One example of social practice art is which was initiate by ‘transparadiso’ (Barbara Holub/ Paul Rajakovics)
The place of this installation is in Liezen which is at the geographically at centre of the Austrian country. This installation aims to bring community together discussing and realizing new forms of societal acting based on shared common ideals, something they would want to see happening, as quoted “reconsidering neo-liberal economical structures still prevalent”.
“This concept leaves the conventional categories of sculpture, painting or graphic design behind and turns art into a space of thinking and acting by inserting dialogical settings directly into the everyday space of people.” (Werner Fenz).
These are large orange blocks are tangram pieces of wood. They are originally some form of Chinese board games that was used, where you put these geometrical pieces together to form shapes. It was also adopted during the Austrian-Hungarian Monarchy period too, which was in the 19th Century.
This was initiated in 2011. And given the different shapes of tangram they have, in Austrian culture it is normally used as toys for younger children to play with. . The original tangrams was used at the beginning stages of the project -where people come together and attempt to put these blocks of wood where because of the scale, each person has control over how the blocks can be formed.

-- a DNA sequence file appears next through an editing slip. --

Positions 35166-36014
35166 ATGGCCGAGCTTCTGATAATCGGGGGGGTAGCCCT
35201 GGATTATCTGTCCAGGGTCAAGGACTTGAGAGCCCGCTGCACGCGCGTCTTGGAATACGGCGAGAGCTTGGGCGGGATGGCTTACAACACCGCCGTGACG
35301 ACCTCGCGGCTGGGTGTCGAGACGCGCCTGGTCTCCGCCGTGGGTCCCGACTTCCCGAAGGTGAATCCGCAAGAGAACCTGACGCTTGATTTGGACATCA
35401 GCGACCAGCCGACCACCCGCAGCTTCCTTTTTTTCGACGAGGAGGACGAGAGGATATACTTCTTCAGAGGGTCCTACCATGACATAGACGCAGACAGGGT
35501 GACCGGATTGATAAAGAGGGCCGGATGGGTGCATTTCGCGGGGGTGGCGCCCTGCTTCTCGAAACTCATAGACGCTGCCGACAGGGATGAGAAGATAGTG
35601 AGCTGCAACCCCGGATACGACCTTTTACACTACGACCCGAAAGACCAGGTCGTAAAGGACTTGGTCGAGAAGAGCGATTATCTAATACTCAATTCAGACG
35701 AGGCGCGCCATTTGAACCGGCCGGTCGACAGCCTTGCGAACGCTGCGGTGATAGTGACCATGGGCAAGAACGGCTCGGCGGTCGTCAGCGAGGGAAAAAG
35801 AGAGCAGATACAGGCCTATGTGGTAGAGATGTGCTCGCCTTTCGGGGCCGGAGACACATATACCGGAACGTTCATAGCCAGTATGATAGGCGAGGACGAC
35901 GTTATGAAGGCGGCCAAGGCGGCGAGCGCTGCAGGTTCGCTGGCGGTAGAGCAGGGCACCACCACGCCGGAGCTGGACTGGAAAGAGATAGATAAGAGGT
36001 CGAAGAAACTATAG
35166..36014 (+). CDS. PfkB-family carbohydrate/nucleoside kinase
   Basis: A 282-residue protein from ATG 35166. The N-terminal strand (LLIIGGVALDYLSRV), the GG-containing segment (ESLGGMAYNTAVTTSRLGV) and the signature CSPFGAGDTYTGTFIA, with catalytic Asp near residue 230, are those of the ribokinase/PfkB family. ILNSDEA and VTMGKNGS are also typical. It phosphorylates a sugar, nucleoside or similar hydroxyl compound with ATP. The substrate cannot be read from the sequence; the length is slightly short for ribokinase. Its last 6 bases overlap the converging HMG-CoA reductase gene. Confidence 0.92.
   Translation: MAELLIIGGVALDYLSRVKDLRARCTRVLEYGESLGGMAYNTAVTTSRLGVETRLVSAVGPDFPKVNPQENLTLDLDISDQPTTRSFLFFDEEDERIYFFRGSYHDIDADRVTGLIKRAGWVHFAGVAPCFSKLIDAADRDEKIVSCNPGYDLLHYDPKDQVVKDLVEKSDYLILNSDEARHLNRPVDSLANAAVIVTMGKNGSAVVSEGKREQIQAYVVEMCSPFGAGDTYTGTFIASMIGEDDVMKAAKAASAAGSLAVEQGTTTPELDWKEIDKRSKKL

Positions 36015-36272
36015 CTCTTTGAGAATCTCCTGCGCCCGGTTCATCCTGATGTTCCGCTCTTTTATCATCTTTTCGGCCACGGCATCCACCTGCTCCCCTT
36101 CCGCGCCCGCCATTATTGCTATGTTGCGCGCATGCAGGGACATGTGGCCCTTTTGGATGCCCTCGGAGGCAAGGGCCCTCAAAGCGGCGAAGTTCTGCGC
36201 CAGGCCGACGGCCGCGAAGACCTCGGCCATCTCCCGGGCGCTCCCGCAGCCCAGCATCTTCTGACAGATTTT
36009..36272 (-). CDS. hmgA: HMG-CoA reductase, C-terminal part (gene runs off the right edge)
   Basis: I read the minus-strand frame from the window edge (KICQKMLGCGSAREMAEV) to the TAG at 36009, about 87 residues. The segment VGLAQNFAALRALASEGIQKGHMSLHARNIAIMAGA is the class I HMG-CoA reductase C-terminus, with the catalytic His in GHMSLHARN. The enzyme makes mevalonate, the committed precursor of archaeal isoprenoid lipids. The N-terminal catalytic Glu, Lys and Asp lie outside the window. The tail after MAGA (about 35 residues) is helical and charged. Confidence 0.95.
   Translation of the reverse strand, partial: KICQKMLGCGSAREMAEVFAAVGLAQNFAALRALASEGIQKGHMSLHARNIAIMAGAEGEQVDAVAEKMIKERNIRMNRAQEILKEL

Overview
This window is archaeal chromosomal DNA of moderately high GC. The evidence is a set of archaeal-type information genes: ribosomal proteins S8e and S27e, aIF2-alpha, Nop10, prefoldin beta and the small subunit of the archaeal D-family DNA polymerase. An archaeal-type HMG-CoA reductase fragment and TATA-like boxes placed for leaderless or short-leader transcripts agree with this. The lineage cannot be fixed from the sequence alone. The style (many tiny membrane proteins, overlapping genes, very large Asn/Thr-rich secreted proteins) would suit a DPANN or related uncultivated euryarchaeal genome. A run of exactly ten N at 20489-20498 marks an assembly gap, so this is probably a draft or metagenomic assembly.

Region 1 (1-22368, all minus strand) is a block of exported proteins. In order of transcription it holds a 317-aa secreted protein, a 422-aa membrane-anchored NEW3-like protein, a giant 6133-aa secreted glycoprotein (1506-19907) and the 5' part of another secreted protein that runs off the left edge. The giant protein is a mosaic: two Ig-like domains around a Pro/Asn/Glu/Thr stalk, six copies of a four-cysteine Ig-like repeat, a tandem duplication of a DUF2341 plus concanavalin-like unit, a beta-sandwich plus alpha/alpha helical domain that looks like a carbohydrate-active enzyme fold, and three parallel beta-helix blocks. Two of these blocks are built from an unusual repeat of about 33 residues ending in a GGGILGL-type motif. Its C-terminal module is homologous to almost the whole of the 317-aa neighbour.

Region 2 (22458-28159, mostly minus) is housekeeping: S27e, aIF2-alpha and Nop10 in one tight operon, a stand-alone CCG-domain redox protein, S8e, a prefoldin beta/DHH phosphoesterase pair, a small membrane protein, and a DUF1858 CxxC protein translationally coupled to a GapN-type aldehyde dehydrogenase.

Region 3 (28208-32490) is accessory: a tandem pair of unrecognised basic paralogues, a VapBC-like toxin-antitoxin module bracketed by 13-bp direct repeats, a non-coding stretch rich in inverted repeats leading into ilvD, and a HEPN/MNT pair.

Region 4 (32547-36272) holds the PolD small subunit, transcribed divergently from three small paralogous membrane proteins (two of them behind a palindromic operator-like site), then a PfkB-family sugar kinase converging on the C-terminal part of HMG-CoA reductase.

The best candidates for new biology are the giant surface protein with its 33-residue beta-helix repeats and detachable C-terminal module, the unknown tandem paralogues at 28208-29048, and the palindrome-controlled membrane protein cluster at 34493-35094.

At the next stage, these blocks are in large scale. There was a couple of game sessions organized for the public community. This took place in Liezen, and the game was a modified version of tangram game, and what I found interesting was this brough people of different ages together and turning it into a collective art project.
The game sessions also served for discussing vital topics like new forms of commons and collecting art (not just by the wealthy) – as well as the future of Liezen.
Eventually the storage pieces are emptied, and these tangrams are sold to public afterwards. The tangram pieces are sold as art pieces (referring to minimal sculpture). Thus the storage space/ pavillon will be emptied and ready for use for future activities by the community by August 2011. The earnings will be reinvested in Commons Coming to Liezen and the further programming of the pavillon.
What makes this a social practice art is its ability turn a simple game that’s historically part of their culture, and introduce it in a way that engages with the public. From turning tangram into large scale pieces, giving the people a chance to directly influence the outcome of this art project, and to discuss about ” neo-liberal economical structures ” are some aspects of social practice art seen here.